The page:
3. Process is more important than outcome.
4. Love your experiments.”
These are the first four of 43 statements in Bruce Mau’s Incomplete Manifesto for Growth, written in 1998.
Fifty freshly graduated designers from the Netherlands reinterpreted thèse statements and transformed them into Ongoing. Ongoing is initiated by GVD (Guus Gijben, Vera Verberne and David Paans). Against all expectations, this is NOT a design studio but a collaboration to challenge themselves and other designers. Ongoing was first presented at the Graphic Design Festival Breda (GDFB) in 2010.
The Ship Boy
Jérémy Joncheray, Thomas Oudin, Roseline Cunin, Arnaud Wink
The ‘Ship’s Boy’ project is about appropriating the international code of maritime signals. How can this code – which is normally used in specific, and often emergency, situations be interpreted by an audience who have a perspective on the sectors of graphic design? Will the signals be respected right down to the last colour? Will the proposed grid yield new signals? To try to answer these questions, we invite you to experience a maritime ‘immersion’, during which you can write your own call for help, using a grid. This area, devised to illustrate the growing number of water-related disasters, is a general call for help that undergoes a mise en abîme by a code that tries to control this element.
Towards a Poetic Morphology
Floriane Pic, Joris Lipsh
‘Towards a Poetic Morphology’ is an installation that invites the text to shed its intrinsic meaning so that its form and space-staging gain the upper hand and it becomes a malleable landscape whose typographic veil camouflages many interpretations and a new visual language.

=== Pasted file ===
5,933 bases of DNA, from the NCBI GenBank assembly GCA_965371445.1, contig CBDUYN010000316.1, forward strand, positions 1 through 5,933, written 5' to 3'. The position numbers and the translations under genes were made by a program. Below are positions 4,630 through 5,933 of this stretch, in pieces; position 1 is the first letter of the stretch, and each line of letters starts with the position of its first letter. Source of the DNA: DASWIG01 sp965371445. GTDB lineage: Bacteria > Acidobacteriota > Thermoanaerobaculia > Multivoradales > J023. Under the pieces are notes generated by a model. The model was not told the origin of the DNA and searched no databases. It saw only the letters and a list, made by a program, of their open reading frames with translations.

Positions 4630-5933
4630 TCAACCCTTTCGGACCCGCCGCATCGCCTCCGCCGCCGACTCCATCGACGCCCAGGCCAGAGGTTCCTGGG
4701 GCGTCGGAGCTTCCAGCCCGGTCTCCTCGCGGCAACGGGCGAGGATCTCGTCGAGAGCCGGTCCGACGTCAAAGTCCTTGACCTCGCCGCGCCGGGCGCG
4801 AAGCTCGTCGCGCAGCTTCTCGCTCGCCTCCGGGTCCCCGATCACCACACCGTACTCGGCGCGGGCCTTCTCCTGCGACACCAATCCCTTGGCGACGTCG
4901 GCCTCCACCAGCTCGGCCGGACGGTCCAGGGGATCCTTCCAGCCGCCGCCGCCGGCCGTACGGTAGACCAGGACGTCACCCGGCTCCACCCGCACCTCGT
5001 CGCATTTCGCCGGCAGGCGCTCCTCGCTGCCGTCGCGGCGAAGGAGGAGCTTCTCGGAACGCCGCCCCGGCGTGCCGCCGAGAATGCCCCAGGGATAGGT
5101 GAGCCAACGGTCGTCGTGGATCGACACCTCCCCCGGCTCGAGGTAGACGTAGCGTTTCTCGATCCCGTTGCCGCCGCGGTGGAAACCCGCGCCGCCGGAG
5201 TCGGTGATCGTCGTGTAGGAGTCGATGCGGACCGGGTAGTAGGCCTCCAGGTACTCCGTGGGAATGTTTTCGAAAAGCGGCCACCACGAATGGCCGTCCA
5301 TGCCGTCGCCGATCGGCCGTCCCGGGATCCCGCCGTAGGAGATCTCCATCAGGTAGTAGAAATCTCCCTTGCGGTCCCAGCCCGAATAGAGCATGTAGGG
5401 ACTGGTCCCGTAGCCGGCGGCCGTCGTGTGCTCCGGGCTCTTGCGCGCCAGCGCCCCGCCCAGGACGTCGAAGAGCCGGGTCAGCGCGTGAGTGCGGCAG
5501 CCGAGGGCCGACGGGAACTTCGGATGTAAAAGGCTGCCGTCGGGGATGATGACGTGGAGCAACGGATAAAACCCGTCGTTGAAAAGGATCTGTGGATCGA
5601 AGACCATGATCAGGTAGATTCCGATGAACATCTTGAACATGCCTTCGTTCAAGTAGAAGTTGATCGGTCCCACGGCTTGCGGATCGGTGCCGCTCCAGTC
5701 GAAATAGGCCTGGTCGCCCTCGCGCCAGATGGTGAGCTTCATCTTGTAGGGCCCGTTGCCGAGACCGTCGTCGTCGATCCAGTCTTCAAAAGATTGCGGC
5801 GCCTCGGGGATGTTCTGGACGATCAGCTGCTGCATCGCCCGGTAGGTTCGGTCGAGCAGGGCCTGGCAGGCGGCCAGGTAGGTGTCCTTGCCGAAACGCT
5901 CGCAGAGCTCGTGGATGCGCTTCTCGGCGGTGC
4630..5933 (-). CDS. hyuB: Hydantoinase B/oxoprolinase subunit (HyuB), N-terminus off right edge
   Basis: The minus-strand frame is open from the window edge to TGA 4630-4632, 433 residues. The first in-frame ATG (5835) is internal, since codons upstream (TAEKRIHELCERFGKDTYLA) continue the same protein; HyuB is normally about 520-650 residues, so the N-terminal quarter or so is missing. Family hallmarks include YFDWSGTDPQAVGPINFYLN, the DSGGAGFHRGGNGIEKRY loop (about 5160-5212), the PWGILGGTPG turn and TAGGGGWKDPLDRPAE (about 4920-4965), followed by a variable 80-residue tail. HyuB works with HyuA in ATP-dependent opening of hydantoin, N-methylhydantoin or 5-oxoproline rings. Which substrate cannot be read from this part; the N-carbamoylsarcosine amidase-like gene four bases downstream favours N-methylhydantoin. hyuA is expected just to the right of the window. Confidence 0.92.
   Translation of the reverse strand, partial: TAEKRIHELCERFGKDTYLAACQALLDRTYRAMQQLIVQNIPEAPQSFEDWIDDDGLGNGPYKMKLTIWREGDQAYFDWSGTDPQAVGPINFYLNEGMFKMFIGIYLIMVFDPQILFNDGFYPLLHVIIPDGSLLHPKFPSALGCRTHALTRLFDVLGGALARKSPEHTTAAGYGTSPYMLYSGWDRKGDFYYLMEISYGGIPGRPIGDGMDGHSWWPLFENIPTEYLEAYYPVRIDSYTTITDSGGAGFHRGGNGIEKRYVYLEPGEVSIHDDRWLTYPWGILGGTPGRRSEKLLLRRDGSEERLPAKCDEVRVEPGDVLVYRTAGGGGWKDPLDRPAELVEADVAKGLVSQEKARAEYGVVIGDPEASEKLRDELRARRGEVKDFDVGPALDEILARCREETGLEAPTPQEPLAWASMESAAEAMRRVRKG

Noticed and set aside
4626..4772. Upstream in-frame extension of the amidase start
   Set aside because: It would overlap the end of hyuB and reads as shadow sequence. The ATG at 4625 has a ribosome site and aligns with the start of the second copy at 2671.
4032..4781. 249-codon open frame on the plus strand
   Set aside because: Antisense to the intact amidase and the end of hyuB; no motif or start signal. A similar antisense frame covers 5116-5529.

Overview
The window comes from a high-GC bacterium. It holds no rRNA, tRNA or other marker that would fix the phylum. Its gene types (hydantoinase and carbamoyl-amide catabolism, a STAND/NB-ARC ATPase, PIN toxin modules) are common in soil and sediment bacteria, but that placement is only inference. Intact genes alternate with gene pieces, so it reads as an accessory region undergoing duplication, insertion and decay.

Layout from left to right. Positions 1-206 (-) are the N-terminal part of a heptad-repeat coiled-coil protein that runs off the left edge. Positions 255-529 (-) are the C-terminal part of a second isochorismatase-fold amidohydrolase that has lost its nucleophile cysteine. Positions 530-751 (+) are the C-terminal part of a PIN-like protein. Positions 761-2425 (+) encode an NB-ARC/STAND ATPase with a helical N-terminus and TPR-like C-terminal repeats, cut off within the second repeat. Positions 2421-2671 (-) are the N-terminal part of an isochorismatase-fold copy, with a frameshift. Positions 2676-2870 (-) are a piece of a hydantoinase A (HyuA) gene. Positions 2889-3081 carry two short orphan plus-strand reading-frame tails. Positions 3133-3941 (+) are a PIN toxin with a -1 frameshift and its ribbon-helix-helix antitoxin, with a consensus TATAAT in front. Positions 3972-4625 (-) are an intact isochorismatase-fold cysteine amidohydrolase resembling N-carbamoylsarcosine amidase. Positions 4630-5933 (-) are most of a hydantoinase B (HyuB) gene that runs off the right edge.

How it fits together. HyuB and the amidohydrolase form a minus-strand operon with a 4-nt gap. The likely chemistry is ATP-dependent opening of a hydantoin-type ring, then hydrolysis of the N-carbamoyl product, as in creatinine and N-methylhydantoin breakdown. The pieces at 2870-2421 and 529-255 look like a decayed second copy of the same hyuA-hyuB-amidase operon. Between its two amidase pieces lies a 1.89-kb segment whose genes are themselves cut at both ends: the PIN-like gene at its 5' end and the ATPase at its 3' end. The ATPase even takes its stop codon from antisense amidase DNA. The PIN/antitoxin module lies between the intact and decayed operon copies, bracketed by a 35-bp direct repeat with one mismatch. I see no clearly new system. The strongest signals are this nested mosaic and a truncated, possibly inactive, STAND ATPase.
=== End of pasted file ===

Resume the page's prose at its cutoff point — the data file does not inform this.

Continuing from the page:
“Two trees stand in the snow,
tired of the light, the sky
heads home – nothing nearby
where the gloom makes its abode.
And behind the trees,
houses tower in the dark.
Now you hear someone speak,
the dogs begin to bark
The round, beloved moonlight
lamp appears in the house.
When again the light goes out
A gaping wound remains in sight.
What a small life to know
and much nothingness nearby.
Tired of the light, the sky
has given everything to the snow.
The two trees dance with grace,
bend their heads and nod.
Clouds race across the sod
of the world’s silent face.”
Oppressive Light, Robert Walser
Romuald Roudier, Clémentine Berry, Thomas Weil
Our first intervention was to locate a second, beyond-the-venue space of the same size as our exhibition space at La Fabrique. We soon decided to occupy an inaccessible wing of the Tisza factory, measure out 25m2 and demarcate it. Although our project could hardly render in exhaustive detail the activity of men and machines, it might borrow its forms, workings and vocabulary. Presented here in lifesize scale are the main steps in manufacturing a polypropylene canvas bag. Somewhere in the spectrum between minimalism and overload, graphic productions function like intercessors or time travellers. They are truncated reflections of an industrialised microcosm on the verge of extinction.
François Chay, Léo Chéron
We want to explore multimedia’s place in the poster festival through two ideas: space and time. Posters and books are linked to defined spaces: the paper’s dimensions, and the reading location. Multimedia connects ideas and people that are not necessarily close together. Print items can be collected; but websites, YouTube videos, tweets, etc. are harder to collect. The perception of the cube – a finite space – is blurred by LEDs that can make letters appear. The 3D structure becomes a 2D reading area. What is said about the festival in situ, but also worldwide, is retrieved. When a message is sent, the structure reacts and makes it possible to recreate the message as a virtual poster, in a new environment, at a different time.